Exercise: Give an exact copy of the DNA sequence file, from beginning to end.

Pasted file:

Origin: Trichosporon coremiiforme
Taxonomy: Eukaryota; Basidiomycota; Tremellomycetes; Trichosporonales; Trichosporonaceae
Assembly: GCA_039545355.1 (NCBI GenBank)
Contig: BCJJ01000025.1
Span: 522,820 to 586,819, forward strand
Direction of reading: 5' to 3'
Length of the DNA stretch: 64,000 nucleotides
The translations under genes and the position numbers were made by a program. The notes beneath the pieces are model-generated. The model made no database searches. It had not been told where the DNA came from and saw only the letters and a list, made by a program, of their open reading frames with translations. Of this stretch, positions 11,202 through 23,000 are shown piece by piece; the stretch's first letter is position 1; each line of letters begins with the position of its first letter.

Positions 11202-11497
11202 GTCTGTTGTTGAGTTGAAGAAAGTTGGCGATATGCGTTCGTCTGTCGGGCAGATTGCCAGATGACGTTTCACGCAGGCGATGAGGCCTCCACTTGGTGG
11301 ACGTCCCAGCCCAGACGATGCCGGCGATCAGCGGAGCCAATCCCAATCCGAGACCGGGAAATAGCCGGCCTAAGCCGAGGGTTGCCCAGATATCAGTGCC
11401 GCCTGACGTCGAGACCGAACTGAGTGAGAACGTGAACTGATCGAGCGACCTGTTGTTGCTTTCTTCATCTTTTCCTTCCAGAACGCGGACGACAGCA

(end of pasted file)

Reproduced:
Origin: Trichosporon coremiiforme
Taxonomy: Eukaryota; Basidiomycota; Tremellomycetes; Trichosporonales; Trichosporonaceae
Assembly: GCA_039545355.1 (NCBI GenBank)
Contig: BCJJ01000025.1
Span: 522,820 to 586,819, forward strand
Direction of reading: 5' to 3'
Length of the DNA stretch: 64,000 nucleotides
The translations under genes and the position numbers were made by a program. The notes beneath the pieces are model-generated. The model made no database searches. It had not been told where the DNA came from and saw only the letters and a list, made by a program, of their open reading frames with translations. Of this stretch, positions 11,202 through 23,000 are shown piece by piece; the stretch's first letter is position 1; each line of letters begins with the position of its first letter.

Positions 11202-11497
11202 GTCTGTTGTTGAGTTGAAGAAAGTTGGCGATATGCGTTCGTCTGTCGGGCAGATTGCCAGATGACGTTTCACGCAGGCGATGAGGCCTCCACTTGGTGG
11301 ACGTCCCAGCCCAGACGATGCCGGCGATCAGCGGAGCCAATCCCAATCCGAGACCGGGAAATAGCCGGCCTAAGCCGAGGGTTGCCCAGATATCAGTGCC
11401 GCCTGACGTCGAGACCGAACTGAGTGAGAACGTGAACTGATCGAGCGACCTGTTGTTGCTTTCTTCATCTTTTCCTTCCAGAACGCGGACGACAGCA